Retro Round-up for February 20

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posted 2/20/2010 by Cyril Lachel
other articles by Cyril Lachel
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Every week Cyril Lachel comes down from his giant castle in the hills to provide the final word on all of the classic downloadable games and retro compilations. This is the Retro Round-Up, your official guide to the best (and worst) in classic gaming for the Nintendo Virtual Console. Join us as we shed some light on what games are worth your five or ten dollars, and what games you should avoid at all costs. For more information about these games (and retro gaming in general) we invite you to check out Defunct Games.

This week we return live with not one, but FOUR retro reviews! And what a diverse list it is, we take a look at Alex Kidd in Shinobi World for the Master System, the NES version of Princess Tomato in Salad Kingdom, Sonic & Knuckles for the Genesis and Ghoul Patrol for the Super NES. That's four games for four systems! The good news is that more than half of them are worth downloading; the bad news is that you'll have to read another episode of the Retro Round-Up to figure out which one to avoid!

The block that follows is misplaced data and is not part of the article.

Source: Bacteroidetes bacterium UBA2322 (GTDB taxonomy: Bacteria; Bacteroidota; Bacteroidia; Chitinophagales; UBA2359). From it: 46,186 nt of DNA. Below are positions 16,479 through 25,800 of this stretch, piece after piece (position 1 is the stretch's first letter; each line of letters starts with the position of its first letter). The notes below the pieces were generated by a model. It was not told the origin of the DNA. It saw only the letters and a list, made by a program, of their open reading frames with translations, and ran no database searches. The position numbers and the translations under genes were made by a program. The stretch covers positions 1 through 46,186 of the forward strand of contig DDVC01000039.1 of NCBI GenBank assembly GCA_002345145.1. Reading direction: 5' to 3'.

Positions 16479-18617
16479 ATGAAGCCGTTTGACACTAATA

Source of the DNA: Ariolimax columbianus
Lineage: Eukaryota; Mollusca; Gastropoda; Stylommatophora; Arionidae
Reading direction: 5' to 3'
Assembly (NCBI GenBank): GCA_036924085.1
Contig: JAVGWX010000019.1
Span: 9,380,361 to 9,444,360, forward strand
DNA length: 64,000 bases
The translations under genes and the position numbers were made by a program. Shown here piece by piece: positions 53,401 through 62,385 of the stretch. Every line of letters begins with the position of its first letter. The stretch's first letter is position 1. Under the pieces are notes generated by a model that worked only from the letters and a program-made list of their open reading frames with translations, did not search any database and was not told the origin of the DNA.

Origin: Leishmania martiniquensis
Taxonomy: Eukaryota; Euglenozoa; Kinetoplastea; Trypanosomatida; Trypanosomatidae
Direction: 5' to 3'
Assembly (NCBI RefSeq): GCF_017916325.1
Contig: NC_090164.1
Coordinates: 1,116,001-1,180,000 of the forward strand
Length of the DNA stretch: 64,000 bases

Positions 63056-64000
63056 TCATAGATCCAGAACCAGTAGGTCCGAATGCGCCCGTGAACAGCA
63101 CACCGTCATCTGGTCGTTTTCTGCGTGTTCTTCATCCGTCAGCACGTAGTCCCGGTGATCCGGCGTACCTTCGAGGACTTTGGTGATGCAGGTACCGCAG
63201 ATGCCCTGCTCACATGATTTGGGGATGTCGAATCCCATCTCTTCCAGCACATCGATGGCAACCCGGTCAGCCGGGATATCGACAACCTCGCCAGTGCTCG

Alex Kidd in Shinobi World
(Sega)
What Is It?
I've always had mixed feelings about Alex Kidd. While I have enjoyed a few of his adventures, none of them are as memorable as most other classic platformers. Let's face reality here, there's a reason everybody remembers Sonic the Hedgehog and not Alex Kidd. He's a fairly bland character who exists in a world with terrible art direction and no sense of style. But for one game Alex Kidd becomes the hero I have always wanted. Well, actually, he becomes the hero of another, better Sega franchise. This is Alex Kidd in Shinobi World, a mash up that combines the platforming action of Alex Kidd with the martial arts of Shinobi.

The good news is that these strange bedfellows make an incredible action game, easily the best of the Alex Kidd sequels. You play Alex the Ninja, a sword-carrying master of his domain. He fights through four different levels (each with two sub-levels and a Shinobi-influenced boss battle) using his sword and a powerful throwing device (which he can pick up throughout each level). It's like most platformers, only with more of a violent tint to it. With the possible exception of the swimming levels, most of the stages feel like they are straight out of a Shinobi game. Only instead of gritty graphics, everything has been redrawn to resemble a carefree platformer. There's certainly nothing wrong with that.

Does It Hold Up?

There are definitely moments in the game where I was acutely aware that this is an 8-bit Master System game. Beyond the graphics, some of the gameplay doesn't hold up well. The sword is too short and wall jumping can be a real nightmare sometimes. Still, the general platforming feels strong and once you get the hang of the controls you won't have too much trouble playing all the way through it. Even with an outdated control scheme, I would say that Alex Kidd in Shinobi World holds up surprisingly well.

Is It Worth the Money?